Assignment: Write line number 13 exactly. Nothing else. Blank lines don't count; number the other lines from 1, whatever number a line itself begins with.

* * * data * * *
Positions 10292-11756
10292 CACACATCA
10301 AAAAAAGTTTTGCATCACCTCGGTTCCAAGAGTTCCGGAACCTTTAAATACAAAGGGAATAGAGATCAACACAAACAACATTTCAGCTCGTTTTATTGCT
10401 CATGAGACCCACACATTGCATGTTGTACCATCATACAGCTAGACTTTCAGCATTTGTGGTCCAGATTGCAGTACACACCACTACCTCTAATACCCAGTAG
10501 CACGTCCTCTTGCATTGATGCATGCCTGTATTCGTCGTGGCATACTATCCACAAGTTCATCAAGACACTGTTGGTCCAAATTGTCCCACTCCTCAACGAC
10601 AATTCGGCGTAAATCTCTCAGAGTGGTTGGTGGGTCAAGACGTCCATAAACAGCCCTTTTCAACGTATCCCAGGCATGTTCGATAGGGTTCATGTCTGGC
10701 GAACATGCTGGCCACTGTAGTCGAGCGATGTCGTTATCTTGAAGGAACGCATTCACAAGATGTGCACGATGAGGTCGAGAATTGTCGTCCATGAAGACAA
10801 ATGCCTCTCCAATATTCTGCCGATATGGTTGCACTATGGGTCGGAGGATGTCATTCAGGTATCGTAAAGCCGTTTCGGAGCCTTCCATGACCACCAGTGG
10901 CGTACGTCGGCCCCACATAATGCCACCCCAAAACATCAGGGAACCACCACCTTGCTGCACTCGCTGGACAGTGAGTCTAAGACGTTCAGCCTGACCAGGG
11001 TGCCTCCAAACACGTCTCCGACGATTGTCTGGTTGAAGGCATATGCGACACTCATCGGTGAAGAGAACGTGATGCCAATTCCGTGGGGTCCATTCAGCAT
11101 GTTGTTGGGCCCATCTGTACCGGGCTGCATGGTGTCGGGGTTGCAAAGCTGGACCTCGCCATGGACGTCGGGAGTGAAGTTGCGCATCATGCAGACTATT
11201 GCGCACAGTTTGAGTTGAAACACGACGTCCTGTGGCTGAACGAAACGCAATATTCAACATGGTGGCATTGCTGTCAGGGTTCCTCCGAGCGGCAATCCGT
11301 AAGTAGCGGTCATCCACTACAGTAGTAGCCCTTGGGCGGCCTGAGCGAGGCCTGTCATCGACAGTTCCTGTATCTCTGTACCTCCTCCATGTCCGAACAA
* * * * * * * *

11301 AAGTAGCGGTCATCCACTACAGTAGTAGCCCTTGGGCGGCCTGAGCGAGGCCTGTCATCGACAGTTCCTGTATCTCTGTACCTCCTCCATGTCCGAACAA